Yet women artists remain in the minority. Of 1,750 artists signed by major and independent record labels, USC Annenberg finds that just 31.8% are women. That may come as less of a surprise when one discovers that only 26.7% of Artist & Repertoire execs are women.

Researchers examined whether artist gender influenced the composition of teams and found that 84% of women artists had at least one woman agent, manager or publicist compared to 70.8% of male artists. While 69.9% of women had two or more female representatives, this wasn’t the case for men: only 38.7% of male artists had two or more women on their teams.

“The data for artists and their teams reveals that artists’ identity is driving inclusive choices in team composition,” the study concludes.

This is not to say that major white, male acts hire only white males as agents, managers and crews – U2, for example, has employed mostly women in management positions (save for legendary manager Paul McGuinness) since forming in Dublin, Ireland, and employs majority female crews when it tours.

As production guru Jake Berry who, during U2’s “Innocence + Experience Tour 2018,” told Vogue: “We’re equal opportunity employers – you have to give people opportunities on merit. What’s so hard about that?”

Well, what IS so hard about that?

Especially now, when there are organizations like She Is The Music, Soundgirls, Diversify The Stage, Women In Music, and Roadies of Color United and others that have risen or are ramping up efforts in recruitment, training and job placement.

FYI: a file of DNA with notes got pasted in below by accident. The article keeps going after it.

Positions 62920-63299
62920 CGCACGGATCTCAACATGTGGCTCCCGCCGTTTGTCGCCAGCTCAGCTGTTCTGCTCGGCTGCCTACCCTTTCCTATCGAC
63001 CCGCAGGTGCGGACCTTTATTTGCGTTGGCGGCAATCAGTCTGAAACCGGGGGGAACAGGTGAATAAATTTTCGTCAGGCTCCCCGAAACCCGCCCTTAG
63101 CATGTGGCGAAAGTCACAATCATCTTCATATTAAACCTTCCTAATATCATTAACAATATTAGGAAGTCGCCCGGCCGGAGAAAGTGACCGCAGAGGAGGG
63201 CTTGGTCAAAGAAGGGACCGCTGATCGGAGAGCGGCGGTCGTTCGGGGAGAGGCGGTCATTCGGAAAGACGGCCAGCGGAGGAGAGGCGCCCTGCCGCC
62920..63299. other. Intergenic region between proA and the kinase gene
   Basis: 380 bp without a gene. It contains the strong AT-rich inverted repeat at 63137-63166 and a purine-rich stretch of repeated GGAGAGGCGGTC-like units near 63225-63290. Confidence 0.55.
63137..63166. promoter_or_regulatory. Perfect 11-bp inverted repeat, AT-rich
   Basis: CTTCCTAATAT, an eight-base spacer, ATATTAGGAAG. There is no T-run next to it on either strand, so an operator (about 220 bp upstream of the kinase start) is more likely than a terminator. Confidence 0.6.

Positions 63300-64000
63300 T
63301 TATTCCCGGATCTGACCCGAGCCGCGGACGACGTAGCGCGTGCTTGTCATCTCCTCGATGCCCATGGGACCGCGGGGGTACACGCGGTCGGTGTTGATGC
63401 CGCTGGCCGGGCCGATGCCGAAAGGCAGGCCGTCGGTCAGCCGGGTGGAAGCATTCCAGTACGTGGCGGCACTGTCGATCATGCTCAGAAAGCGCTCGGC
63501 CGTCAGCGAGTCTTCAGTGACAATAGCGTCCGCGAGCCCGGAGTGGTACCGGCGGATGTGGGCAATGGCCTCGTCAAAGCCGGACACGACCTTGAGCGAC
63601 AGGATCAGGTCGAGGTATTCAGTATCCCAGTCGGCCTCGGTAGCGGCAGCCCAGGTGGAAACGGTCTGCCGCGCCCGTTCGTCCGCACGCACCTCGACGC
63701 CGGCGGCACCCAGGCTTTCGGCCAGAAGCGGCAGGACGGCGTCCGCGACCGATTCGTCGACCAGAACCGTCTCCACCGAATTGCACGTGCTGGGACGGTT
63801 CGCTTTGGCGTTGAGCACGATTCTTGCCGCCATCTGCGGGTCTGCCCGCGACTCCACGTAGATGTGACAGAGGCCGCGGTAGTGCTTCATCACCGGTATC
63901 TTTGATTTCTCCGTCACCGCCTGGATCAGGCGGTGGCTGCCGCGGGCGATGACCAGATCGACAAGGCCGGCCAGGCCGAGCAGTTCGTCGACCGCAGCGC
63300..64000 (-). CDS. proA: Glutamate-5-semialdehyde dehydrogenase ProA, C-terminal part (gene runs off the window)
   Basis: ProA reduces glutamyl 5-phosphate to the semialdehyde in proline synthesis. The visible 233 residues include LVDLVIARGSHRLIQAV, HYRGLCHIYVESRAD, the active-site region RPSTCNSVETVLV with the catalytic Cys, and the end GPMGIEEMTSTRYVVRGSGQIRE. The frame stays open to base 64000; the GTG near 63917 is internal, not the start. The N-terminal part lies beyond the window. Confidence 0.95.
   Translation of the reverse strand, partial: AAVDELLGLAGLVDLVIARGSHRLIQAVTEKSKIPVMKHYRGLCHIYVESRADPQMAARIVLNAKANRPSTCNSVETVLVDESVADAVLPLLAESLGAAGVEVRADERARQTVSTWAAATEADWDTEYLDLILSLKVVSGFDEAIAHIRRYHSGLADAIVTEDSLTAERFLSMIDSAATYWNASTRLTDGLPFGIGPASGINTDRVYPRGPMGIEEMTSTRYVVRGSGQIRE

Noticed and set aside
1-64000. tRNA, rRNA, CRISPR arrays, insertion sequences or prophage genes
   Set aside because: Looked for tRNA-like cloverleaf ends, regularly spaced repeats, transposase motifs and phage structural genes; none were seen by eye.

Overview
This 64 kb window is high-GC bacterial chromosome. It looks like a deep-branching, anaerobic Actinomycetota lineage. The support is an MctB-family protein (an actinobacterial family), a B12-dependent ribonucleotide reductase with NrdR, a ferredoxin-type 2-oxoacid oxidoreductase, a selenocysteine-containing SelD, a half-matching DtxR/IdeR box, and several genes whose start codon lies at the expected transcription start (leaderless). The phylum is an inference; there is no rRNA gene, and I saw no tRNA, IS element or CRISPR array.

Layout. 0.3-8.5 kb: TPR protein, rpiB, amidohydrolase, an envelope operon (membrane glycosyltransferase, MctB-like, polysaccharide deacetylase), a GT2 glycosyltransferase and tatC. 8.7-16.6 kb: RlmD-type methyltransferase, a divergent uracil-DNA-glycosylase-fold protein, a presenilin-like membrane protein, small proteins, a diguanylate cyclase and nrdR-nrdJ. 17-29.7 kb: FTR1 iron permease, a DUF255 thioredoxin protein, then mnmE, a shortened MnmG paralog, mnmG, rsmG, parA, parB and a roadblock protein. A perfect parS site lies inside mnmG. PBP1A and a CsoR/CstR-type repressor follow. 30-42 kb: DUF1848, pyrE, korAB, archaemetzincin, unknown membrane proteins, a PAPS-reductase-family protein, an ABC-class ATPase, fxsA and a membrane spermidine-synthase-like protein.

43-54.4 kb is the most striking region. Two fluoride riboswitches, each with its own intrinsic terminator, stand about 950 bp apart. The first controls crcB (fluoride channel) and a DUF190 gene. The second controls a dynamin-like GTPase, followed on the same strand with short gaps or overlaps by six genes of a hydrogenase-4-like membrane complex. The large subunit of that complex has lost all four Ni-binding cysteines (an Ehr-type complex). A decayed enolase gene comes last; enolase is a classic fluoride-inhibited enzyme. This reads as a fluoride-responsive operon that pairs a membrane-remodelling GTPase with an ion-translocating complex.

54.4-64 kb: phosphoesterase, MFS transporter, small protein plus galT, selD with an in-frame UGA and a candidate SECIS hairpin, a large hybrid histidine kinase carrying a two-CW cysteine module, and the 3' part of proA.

But when one looks at the actual data compiled by academic and other independent researchers, the picture – while improved – bears out the fact that the live industry has a long way to go to achieve anything approaching proportional representation – not only for women, but all underrepresented people.

Despite the promotions in recent years of women to top executive positions by the largest corporations in live, USC Annenberg’s study, for example, finds that men continue to easily dominate executive boards and other top positions across all music sectors.

In live music and concert promotion, the March 2021 USC Annenberg study finds that among top executives – defined as President, CEO or Chair – 21.4% were women, though they make up 51% of the population. In executive or senior vice president and general manager positions, 34.1% are women. As vice presidents and department heads, women do appear to approach parity at 49.5%.

There are many working within the system to make that change, however.

Heather Lowery, President & CEO of Femme It Forward, recently launched a mentorship program pairing 200 young women of color mentees with leading female executives and entrepreneurs. And then there’s Blues N Roots festival co-owner/producers Tracy Lane and Shay Jasper, who booked 2021’s event with a 100% female-led or non-binary lineup.

Grace Blake, who is programming director at City Winery in New York at Pier 57 and Hudson Valley outposts, says, “We pride ourselves in fostering an environment that invites people from all walks of life into our ecosystem and gives them a chance to proverbially ‘Be on stage.’